The bill will be pushed again by Republicans legislators, said Senate President Pro Tempore Phil Berger, R-Guilford, in a press conference.
“I don’t think there’s any disagreement between the House and the Senate or with the governor on the need for us to move forward with a photo-ID requirement,” he said.
But a report challenging the legality of a possible bill might cause Republicans to be more cautious.
The report, conducted by the State Board of Elections, found that more than 9 percent of N.C. voters lack a photo ID.
Of these voters, 34 percent are between the ages of 41 and 65 and about 30 percent are black.
Critics of a voter ID law claim these demographics would be disenfranchised by a law requiring a photo ID at the poll.
The findings might clash with federal provisions that protect voting rights based on race and other minority groups.
“It is important that whatever bill comes forward meets with the requirements that have been set out with complying with the (U.S.) Constitution,” Berger said.
Unlike voter ID, there might be more separation between McCrory and Republican legislators on tax reform.
The Civitas Institute, a conservative N.C.-based think tank, released a study calling for the elimination of state personal and corporate income taxes, and a higher and more widely applied sales tax.
Sen. Bob Rucho, R-Mecklenburg, and other legislators have already advocated for a tax reform proposal. They plan to introduce it this session, said Brian Balfour, director of policy and operations for the Civitas Institute.
“In order to grow an economy we need business investment, and right now the biggest obstacle to that is income taxes” Balfour said.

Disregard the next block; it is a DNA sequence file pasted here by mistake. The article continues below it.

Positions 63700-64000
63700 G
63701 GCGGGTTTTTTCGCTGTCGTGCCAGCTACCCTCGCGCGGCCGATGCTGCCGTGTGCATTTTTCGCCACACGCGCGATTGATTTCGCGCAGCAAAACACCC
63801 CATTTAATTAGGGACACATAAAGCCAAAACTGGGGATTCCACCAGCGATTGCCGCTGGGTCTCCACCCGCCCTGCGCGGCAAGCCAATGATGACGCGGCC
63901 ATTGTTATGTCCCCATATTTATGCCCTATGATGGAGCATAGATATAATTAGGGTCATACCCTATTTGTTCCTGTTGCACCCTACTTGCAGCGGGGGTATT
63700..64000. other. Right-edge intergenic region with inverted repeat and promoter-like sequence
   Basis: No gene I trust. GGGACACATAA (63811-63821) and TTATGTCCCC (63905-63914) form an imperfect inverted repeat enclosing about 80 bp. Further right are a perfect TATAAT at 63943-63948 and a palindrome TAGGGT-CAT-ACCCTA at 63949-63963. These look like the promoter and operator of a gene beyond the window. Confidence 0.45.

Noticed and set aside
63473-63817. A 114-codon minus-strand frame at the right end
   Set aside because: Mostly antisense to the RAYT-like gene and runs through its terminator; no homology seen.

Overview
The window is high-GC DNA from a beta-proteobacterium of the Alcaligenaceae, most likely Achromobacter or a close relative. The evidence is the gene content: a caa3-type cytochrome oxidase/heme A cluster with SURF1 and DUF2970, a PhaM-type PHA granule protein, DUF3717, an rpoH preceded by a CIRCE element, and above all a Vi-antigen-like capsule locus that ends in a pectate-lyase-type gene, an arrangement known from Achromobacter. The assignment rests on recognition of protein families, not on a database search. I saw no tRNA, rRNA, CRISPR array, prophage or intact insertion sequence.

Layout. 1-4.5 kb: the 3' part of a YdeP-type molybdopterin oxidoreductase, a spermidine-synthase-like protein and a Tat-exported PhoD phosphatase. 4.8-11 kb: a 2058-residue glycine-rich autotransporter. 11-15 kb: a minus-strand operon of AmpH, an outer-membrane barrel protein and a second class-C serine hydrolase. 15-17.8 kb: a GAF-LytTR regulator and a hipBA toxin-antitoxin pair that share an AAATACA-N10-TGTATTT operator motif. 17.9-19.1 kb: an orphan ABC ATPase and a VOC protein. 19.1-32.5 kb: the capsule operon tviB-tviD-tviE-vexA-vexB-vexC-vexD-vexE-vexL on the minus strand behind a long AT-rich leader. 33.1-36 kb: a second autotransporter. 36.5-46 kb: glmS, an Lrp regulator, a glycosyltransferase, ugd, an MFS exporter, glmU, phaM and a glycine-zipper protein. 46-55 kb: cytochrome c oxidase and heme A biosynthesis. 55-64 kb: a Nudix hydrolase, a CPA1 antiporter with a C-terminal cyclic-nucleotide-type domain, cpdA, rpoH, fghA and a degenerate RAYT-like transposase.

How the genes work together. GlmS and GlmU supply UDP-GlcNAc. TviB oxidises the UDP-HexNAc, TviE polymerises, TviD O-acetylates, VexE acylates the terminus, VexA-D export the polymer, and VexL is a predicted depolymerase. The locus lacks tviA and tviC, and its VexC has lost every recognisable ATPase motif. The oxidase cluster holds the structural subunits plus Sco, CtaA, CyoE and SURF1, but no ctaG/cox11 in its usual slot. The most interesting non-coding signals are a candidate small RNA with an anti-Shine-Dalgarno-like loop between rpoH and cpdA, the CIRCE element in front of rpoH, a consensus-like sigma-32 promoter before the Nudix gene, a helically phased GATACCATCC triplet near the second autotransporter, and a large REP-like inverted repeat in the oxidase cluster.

But Democrats like Sen. Floyd McKissick, D-Durham, called the plan regressive and said it could result in less state money.
“We’d probably be looking at taxing virtually everything that we know and touch — each and every day — to make up for the lost revenue,” McKissick said.
Art Pope, McCrory’s deputy budget director, was also hesitant about the plan and its effect on low-income residents in a recent journalists’ roundtable at UNC-CH.
“To switch to a pure sales tax on all services, that almost becomes a gross income tax,” he said.
“I think that would hurt the economy.”
Cedric Johnson, policy analyst at the left-leaning N.C. Justice Center, said the reforms would be an unstable source of revenue and could directly affect students.
“Students are likely to see the direct impact in the form of higher tuition and possibly fees,” he said.
The session will also have major implications for UNC-system funding.
The Board of Governors’ proposed five-year strategic plan calls for an increase of almost $200 million in state money to boost degree attainment.
McCrory has not expressed a stance on the plan.
It’s too early to tell how receptive legislators will be to the strategic plan, said Rep. Hugh Blackwell, R-Burke, chairman of the Appropriations Subcommittee on Education.
But higher education funding could be cut because it takes up a good portion of the state’s budget, he said.
Spending increases look less likely after McCrory’s recent comments on a conservative radio show, but the governor’s office might still be discussing reforms, said Rob Schofield, director of research and policy development at the left-leaning N.C. Policy Watch.
“Sometimes the governor goes on these conservative talk shows and just shoots from the hip,” he said.
McCrory’s office could not be reached for comment.
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